Dementia is a progressive illness which causes the brain functions to decrease, until it progresses so much that it fails, resulting in death. The prognosis for someone suffering with dementia varies depending on what type of dementia they have. For example; Picks Disease- this form of dementia is aggressive and life expectancy is short (1-2 years) Vascular Dementia- this can be caused by a stroke. Alzheimer’s Dementia- usually has a long life expectancy. Eventually the brain begins to forget things, which effects everyday functioning. People become fragile and dependent on the care of others. These are the ways that any type of dementia is classed as a terminal illness;
• Memory loss- this symptom is usually occurred at the start of early Dementia but can worsen at later stages. Which can effect both long term and short term memory. They can forget their whereabouts, familiar faces, loved ones, day to day objects, all of this can cause someone with dementia to become very depressed and anxious. Leading to oncoming accidents. Ways to help someone with memory loss. Avoid telling the person they have heard the information before, ask yourself whether it really matters if the person remembers a recent conversation or event. Forcing the matter can makes things worse, set up a regular routine, encourage them to use a diary or journal to record things that have happened, pictures and words are useful tools, instead of asking vague questions. For example, ‘It must be a while since breakfast. Are you hungry?’ rather than ‘Have you had breakfast?, focus on one thing at a time: giving the person too much information may be overwhelming, Keep information simple, and repeat it often, reduce distractions such as background noise and keep questions simple and specific, for example ‘Do you want tea or coffee?’ rather than, ‘What would you like to drink?’ This helps the person to make a choice by narrowing down options.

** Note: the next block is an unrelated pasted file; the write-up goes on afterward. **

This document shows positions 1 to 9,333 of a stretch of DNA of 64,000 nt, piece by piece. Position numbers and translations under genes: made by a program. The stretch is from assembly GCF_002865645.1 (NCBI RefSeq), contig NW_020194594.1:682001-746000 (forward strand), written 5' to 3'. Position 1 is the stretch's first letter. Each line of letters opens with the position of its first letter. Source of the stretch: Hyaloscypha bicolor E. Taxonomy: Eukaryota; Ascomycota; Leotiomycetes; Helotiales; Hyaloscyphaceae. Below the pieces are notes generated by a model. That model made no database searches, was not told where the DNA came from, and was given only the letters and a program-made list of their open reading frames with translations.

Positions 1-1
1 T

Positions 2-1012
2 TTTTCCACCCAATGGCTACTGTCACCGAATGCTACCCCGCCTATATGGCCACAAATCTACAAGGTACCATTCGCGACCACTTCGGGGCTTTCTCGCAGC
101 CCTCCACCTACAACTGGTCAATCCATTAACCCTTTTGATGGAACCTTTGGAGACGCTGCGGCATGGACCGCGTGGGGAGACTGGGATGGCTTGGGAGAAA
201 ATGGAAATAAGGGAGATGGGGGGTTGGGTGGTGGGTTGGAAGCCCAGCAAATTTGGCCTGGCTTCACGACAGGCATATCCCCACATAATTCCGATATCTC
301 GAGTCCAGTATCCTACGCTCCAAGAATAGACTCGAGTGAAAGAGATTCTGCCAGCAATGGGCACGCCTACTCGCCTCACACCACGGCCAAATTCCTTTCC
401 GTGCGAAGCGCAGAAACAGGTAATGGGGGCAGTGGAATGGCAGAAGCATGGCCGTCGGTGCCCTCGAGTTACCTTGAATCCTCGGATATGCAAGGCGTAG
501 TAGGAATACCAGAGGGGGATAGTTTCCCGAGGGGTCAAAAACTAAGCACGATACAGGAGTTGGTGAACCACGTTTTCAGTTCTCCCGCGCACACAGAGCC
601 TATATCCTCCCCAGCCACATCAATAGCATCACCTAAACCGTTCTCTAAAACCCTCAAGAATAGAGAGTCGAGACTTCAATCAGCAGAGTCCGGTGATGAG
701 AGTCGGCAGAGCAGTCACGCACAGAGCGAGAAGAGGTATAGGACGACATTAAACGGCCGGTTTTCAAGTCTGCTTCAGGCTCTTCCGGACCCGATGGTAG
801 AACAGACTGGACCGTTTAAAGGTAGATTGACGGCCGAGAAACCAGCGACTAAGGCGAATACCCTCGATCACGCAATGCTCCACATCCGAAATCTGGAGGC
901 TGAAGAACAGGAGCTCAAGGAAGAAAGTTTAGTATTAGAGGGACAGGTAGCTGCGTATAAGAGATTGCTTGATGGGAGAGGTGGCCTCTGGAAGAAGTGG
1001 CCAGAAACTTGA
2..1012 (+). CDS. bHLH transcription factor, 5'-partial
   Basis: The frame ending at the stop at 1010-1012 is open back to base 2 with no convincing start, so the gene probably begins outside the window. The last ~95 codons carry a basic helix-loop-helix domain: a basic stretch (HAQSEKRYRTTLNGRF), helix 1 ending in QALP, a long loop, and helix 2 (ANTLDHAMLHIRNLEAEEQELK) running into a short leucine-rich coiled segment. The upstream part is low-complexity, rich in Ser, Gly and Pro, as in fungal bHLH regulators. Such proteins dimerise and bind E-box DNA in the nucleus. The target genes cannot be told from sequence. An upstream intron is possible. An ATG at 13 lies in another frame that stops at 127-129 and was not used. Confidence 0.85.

• Communication skills- people with Dementia experience stages of not being able to communicate to their full extent compared to someone without dementia. They might struggle with understanding, retaining and communicating information. This can cause someone to feel very lonely, isolated and frightening. Dementia can cause difficulty of speech or complete loss of speech. We as careers have a duty of care to be able to find other ways in which it makes it easier for them to communicate with us. Or communicate at all with us. such as… speak clearly and slowly, using short sentences, make eye contact, give them time to respond, encourage them to join in conversations with others, let them speak for themselves, try not to patronise them, or mock what they say, acknowledge what they have said, give them simple choices and rephrasing questions because they can’t answer in the way they used to.
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